A local mom told me that she spoke to a teacher after she knew her son had made some errors on a paper and had weighed whether she should correct them before he submitted his paper via the computer.
She then decided with her conscience that if her son was in the classroom, she wouldn’t be able to make the changes, so she had her son press “send.”
Yes, there were many mistakes, the teacher told her, and yes, many of the kids had perfect papers, but he suspects that many students might have had assistance. The teacher has no way to tell how many of his students are receiving extra help from mom/dad/tutors.
And in our inner cities and on reservations? Last April, L.A. Unified said it had not connected with four out of 10 elementary students.
An August 31 CBS report (“LAUSD Virtual Attendance Dips as School Year Gets Underway”) noted that about four percent of all students and their families had not made any connection with a school community.
Governor Newsom has four children (ages 4 to 10) and he certainly could afford to hire a teacher for each of his children.
He has been sued to reopen schools for in-person learning. A lawsuit was filed in United States District Court (Central District of California Western Division), July 21, 2020 that was backed by the Center for American Liberty.
The state responded on August 17, noting that parents are relying on “inaccurate and outdated beliefs” that school-age children do not spread Covid-19.”
The parents’ lawyers responded: “The public has no interest in keeping schools closed this fall because in-person learning does not meaningfully increase the risk of spreading Covid-19.”
On August 14, ABC reported on a second lawsuit filed (“Coronvirus: SoCal Parents Sue Gov. Gavin Newsom over School Closure Order”) and quoted Rancho Palos Verdes father Matthew Brach, who’s also on the local school board. “Students who are already disadvantaged are being adversely affected by this order, and I feel a personal responsibility to make sure that we get this one chance at a guaranteed education.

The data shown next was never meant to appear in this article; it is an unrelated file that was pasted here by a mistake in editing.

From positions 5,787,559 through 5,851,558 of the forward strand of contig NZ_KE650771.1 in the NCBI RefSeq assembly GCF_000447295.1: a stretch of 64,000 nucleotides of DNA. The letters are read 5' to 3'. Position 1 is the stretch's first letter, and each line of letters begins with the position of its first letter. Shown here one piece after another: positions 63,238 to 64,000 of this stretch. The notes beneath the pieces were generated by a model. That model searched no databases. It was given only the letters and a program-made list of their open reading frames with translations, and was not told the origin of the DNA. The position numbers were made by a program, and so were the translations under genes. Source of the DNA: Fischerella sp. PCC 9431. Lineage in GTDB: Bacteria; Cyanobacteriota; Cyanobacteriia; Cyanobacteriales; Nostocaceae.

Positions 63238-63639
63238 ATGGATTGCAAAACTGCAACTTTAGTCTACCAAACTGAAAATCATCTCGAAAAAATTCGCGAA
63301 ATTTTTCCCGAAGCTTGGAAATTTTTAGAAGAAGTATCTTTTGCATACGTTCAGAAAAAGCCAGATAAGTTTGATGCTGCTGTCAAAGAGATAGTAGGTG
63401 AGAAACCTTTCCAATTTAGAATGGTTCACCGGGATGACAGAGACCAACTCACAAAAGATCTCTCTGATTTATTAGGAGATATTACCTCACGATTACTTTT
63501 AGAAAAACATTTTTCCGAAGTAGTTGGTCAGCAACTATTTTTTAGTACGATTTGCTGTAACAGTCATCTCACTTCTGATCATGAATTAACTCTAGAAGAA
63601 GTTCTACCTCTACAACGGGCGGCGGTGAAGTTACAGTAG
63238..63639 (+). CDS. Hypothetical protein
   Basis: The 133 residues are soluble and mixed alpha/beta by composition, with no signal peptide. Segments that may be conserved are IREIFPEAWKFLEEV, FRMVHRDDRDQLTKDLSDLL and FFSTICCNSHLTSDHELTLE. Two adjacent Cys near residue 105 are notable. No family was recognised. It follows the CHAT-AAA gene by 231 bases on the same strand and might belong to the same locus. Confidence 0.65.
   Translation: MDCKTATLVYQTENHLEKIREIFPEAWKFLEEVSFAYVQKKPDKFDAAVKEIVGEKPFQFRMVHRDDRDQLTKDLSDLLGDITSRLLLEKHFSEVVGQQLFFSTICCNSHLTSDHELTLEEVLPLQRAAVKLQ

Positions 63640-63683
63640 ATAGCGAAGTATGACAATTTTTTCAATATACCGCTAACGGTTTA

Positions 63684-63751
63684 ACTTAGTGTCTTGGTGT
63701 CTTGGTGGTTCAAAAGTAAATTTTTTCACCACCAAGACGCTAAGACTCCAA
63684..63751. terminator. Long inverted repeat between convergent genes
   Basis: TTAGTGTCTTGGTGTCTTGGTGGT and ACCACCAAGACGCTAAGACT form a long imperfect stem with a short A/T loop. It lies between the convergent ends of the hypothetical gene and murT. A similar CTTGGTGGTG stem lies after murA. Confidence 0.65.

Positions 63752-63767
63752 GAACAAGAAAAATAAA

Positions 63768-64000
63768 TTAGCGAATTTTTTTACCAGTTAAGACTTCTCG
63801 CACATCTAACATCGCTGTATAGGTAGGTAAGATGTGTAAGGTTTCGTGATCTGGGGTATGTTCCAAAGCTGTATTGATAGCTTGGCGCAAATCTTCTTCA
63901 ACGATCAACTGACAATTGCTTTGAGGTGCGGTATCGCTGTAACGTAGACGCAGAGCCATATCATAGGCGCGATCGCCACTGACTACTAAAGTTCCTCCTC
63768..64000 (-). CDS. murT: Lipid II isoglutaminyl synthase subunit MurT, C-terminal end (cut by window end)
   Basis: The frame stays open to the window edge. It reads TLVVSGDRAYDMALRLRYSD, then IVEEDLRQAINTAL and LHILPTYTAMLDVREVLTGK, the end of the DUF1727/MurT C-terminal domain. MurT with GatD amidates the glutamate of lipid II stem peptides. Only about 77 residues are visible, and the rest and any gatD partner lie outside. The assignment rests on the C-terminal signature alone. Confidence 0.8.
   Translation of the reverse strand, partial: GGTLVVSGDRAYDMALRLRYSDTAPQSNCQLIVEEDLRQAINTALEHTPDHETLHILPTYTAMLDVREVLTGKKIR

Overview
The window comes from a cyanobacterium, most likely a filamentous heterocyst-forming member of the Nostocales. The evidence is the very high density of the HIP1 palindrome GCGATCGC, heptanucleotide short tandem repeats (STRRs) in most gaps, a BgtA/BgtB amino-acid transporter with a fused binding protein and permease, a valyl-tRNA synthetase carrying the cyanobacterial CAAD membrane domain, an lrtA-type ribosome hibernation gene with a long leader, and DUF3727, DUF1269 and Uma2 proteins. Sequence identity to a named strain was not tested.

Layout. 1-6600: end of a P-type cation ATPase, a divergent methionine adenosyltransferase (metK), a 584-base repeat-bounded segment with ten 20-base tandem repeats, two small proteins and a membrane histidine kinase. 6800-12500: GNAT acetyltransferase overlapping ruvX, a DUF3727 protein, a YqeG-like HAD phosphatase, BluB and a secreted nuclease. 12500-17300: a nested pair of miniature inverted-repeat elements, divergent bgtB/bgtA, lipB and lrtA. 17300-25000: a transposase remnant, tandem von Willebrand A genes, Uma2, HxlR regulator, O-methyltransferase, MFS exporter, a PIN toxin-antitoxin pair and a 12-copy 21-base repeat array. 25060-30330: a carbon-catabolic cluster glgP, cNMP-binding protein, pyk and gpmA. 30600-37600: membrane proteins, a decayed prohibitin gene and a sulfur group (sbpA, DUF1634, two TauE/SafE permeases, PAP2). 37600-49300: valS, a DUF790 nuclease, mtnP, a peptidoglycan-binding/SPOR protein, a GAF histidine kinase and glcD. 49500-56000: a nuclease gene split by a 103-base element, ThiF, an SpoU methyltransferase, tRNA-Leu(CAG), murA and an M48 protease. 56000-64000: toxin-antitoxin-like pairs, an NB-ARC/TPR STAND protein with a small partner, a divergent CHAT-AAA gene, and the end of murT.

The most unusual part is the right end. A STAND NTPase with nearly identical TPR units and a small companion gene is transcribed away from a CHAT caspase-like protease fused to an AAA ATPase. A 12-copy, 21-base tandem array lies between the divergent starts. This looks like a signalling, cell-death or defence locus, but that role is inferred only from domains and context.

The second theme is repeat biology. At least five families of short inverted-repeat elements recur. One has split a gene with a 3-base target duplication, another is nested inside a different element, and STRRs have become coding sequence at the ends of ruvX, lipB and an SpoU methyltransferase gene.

“‘The negative effects of keeping schools closed far outweigh the risks of opening them,’ said Jesse Petrilla, a father of two boys and a plaintiff, who noted that the ‘affluent’ and ‘working class’ are affected differently by mandated remote learning.”
In Shasta County, a lawsuit against the closures was filed on September 10, maintaining that the governor violated the state Constitution’s “separation of powers” clause by ordering restrictions on schools.
On September 24, (“Parents Sue over Distance Learning in Los Angeles”), an AP story said that nine parents had filed a lawsuit against the LAUSD’s distance learning program, arguing that it fails to meet state educational standards and disproportionately harms Black and Latino students.
“They contend the district is failing to engage their children online at the same rate as other large California school districts and that state-mandated instructional minutes often lack actual instruction with teachers dismissing kids after checking they turned in their work,” said the AP. “Some parents said they’re still unable to connect to the district’s online platform and that teachers sometimes end classes early without going over new material.”
Why doesn’t Newsom open up schools?
He follows the California Teachers Association, which donated more than $1.3 million for his last campaign (Sacramento Bee, February 10, 2019, “Here’s Who Invested in Gavin Newsom – What They Want Him to Do.”)
What do teachers want? According to the California Teachers Association’s website, “Educators must continue to be part of the conversations, including how and when schools physically reopen and implement robust distance learning.”
It notes that “Schools will need appropriate cleaning and sanitization, as well as safety supplies and training to prevent the spread of the virus on school campuses and transportation systems.”
The CTA also ask for lawmakers to address the state’s revenue shortfalls. “Among the options they should consider are suspending tax credits and exemptions, taxing the state’s wealthiest billionaires, placing a temporary tax on wealthy corporations, and supporting Proposition 15, the Schools & Communities First initiative, on the November ballot.”
Although grocery workers, postal employees, doctors and nurses have been having face-to-face interaction since the onset of Covid-19 and are considered essential, teaching is not.
According to my conspiracy theory, this is exactly right.
Let’s keep a “pretend” system of education in place for lower income families, while the wealthy in Los Angeles hire tutors and form learning pods to make sure their kids’ education is not undermined.